ArgentinaPosted by Jan Lamers 17 Mar, 2013 07:29:15
The procedure of getting our bikes shipped was much smoother in Buenos Aires than earlier on in Panama city thanks to our agents Gaston and Horacio. They knew who to talk to and who to pay. On February 5 the container with our bikes and Nacho in it was sealed. I had another week to spend in Buenos Aires before leaving for Kuala Lumpur, Malaysia. I found out that flying via Colombia and Holland was cheaper than flying directly from Buenos Aires to Kuala Lumpur. Strange but very nice because this way I could visit Clarena again in Colombia and my family and friends in Holland.
ArgentinaPosted by Jan Lamers 03 Feb, 2013 15:39:38
originally planned to ship our bikes from Buenos Aires to Australia. But when
we ran into Sheena and Brad in El Chalten we were offered to share a container
with them as they were going to ship Nacho to Kuala Lumpur Malaysia. It would
save us a lot of money and from Malaysia all options including travel to Australia
were still open. So after looking into
it a bit better with a world map spread out on the table we decided to change
our plans and ship to Malaysia. And that is how we ended up all together in the
Buenos Aires customs procedure which started off with a full day of waiting
(yes from 9.30 am to 5.00 pm) just to sign some papers. We had to sign them in the street as customs only wanted to communicate with us through our broker Horacio.
ArgentinaPosted by Jan Lamers 03 Feb, 2013 15:30:14
Buenos Aires we stay in the barrio San Telmo the cradle of tango. We share an
apartment with Sheena and Brad, a couple from Flagstaff Arizona who are
travelling the world with their Volkswagen van called Nacho (an abbreviation of
the more dignified Ignacio). Buenos Aires is a blessing after 3000 kilometers
of boring road, wind, grass and nothing. It has a very European feel with a lot
of nice old architecture and the weather is sunny and warm. We enjoy the city a
lot, seeing sights, drinking good coffee and walking around a fair bit. We met
up with our Australian friends Linda and Andy again and went to see La Boca,
Microcentro, Puerto Madero, La Recoleta and Palermo.
ArgentinaPosted by Jan Lamers 28 Jan, 2013 03:49:04
The ride from Ushuaia up to Buenos Aires was beyond any doubt the most boring stretch we have traveled so far. Over 3000 kilometers with absolutely nothing to see. We came through cities with beautiful names like Comodoro Rivadavia only to find out that they were nothing more than a run down collection of buildings and roads. The scenery was even more boring. After four days of consecutive riding we actually got to see a tree which was the highlight of the day. To make the experience even worse, no matter which direction you were riding, there always was the fierce Patgonian side wind. Aftyer seven days of riding we finally arrived in Buenos Aires. From here we will ship our bikes to Asia. We're enjoying the city now and we are very happy that we won't have to ride our bikes for a couple of weeks.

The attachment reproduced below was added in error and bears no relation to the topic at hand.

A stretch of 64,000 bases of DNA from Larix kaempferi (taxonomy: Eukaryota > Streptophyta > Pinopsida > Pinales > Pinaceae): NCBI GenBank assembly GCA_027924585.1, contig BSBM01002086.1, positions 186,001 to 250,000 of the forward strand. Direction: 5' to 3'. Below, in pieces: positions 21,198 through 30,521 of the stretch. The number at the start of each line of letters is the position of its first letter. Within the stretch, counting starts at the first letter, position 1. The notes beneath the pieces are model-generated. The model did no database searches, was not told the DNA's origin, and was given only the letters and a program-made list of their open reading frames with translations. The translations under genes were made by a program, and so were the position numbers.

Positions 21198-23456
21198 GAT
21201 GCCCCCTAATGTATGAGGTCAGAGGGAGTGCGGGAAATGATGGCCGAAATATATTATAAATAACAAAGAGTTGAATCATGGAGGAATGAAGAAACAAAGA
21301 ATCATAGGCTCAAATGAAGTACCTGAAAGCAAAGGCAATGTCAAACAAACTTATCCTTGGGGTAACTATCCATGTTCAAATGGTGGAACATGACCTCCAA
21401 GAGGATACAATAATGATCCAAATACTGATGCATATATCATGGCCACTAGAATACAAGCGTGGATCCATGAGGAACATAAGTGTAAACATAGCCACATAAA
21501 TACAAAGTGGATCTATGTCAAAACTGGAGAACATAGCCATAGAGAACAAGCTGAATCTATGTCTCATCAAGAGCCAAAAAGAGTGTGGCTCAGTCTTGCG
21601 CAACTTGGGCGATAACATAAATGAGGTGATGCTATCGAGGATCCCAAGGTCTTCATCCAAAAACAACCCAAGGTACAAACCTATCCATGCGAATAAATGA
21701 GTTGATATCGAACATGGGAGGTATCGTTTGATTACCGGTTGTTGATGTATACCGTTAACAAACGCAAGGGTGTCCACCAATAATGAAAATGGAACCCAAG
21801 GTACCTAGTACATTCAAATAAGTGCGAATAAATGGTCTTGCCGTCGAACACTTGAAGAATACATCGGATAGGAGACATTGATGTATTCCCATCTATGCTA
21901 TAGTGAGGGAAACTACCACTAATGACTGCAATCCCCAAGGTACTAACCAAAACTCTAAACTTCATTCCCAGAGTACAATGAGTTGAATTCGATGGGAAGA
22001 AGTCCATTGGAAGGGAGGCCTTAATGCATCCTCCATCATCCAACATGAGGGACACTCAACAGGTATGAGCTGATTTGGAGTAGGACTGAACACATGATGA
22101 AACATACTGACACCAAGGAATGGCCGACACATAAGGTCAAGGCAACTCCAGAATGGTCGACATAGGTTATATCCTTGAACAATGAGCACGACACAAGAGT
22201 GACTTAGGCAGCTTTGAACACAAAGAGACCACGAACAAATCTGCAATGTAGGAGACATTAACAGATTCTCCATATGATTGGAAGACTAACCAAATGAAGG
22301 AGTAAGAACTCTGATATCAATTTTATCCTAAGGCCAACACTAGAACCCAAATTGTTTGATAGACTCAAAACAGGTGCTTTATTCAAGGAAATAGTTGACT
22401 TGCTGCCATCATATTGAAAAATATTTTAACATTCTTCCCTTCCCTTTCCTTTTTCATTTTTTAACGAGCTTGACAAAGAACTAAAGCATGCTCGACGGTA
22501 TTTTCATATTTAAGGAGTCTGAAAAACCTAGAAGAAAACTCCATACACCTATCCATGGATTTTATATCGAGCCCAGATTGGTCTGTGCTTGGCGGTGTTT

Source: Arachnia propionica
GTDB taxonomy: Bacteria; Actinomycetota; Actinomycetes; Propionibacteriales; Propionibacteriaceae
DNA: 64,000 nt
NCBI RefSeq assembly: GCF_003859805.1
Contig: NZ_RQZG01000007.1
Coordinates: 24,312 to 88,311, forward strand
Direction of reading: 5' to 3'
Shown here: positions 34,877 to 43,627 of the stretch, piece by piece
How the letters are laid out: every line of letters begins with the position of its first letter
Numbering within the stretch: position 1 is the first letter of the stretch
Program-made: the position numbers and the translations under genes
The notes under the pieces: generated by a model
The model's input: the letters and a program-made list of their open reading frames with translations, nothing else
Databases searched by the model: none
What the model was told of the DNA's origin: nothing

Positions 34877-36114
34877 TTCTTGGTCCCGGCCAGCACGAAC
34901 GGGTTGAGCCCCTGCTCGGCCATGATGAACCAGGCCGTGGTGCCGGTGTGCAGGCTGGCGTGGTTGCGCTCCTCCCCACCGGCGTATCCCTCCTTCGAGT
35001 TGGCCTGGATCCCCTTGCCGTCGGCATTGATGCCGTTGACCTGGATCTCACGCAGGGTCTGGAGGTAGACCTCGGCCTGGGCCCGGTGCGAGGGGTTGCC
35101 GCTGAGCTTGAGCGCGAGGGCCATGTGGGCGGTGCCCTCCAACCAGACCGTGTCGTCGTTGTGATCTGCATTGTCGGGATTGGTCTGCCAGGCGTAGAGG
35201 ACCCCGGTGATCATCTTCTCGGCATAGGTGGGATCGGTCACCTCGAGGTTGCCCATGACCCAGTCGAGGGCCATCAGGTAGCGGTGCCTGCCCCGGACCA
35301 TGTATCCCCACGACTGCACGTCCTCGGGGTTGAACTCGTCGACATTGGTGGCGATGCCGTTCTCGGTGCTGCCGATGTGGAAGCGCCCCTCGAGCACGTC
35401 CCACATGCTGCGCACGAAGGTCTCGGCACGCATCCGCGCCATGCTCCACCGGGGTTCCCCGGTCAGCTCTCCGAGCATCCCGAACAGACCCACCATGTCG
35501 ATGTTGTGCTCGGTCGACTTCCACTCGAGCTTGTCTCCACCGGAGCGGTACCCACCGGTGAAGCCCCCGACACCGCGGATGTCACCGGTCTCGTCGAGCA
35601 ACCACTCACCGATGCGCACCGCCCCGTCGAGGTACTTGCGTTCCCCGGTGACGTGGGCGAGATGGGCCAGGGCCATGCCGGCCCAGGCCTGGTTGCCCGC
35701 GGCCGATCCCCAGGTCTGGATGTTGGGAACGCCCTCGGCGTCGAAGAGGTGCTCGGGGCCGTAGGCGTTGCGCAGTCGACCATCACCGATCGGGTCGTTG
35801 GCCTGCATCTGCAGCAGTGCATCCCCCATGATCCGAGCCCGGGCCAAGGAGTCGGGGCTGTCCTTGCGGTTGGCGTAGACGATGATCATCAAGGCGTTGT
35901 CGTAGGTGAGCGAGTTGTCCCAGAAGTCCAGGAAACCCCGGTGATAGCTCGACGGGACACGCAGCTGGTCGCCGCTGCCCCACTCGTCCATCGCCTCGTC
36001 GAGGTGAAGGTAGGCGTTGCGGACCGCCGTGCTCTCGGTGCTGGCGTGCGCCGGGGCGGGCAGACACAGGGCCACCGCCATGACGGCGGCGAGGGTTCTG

ArgentinaPosted by Jan Lamers 22 Jan, 2013 04:50:11
Hurray, after 38,000 kilometers we finally reached the end of the world (fin del mundo) in Ushuaia! This is the southernmost most point of our entire trip. It has been a long long way and we endured a lot of strong winds and relatively bad weather to get here. Relatively bad because apparently it is summer now in Ushuaia, but it appeares like late fall in Holland. The ride through Tierra del Fuego was really nice. The Chilean part was mainly marshland and pastures with sheep whereas the Argentinian part was more moutainous. The national park close to Ushuaia is very beautiful with snow capped mountains, meandering creeks and lakes.
ArgentinaPosted by Jan Lamers 11 Jan, 2013 03:45:32
On the ride to Perito Moreno glaciar I nearly got blown of my bike a couple of times by the fierce windgusts. The ride was well worth the effort though as glaciar Perito Moreno is one of Patagonia's highlights. A huge white and blue ice mass. I guess it is about sixty to eighty meters high and it covers a whole valley. During our visit we saw some chunks breaking off with a loud cracking sound and fall into the water due to the melt down.
ArgentinaPosted by Jan Lamers 11 Jan, 2013 03:29:33
From Chile we crossed over into Argentina at the lake Buenos Aires. We encountered a lot of a dirt road that wore out my rear tire and a lot of cold and windy weather. After two days indoors we could finally leave our El Chalten hostel and wander off into the spectacular scenery of parque nacional Los Glaciares, home to famous Cerro Torre and the Fitz Roy range. We did a couple of really nice long hikes there. Unfortunately Cerro Torre stayed enshrouded in clouds and didn't reveal itself to us but we got a great view of the Fitz Roy range on our hike to Laguna de los Tres.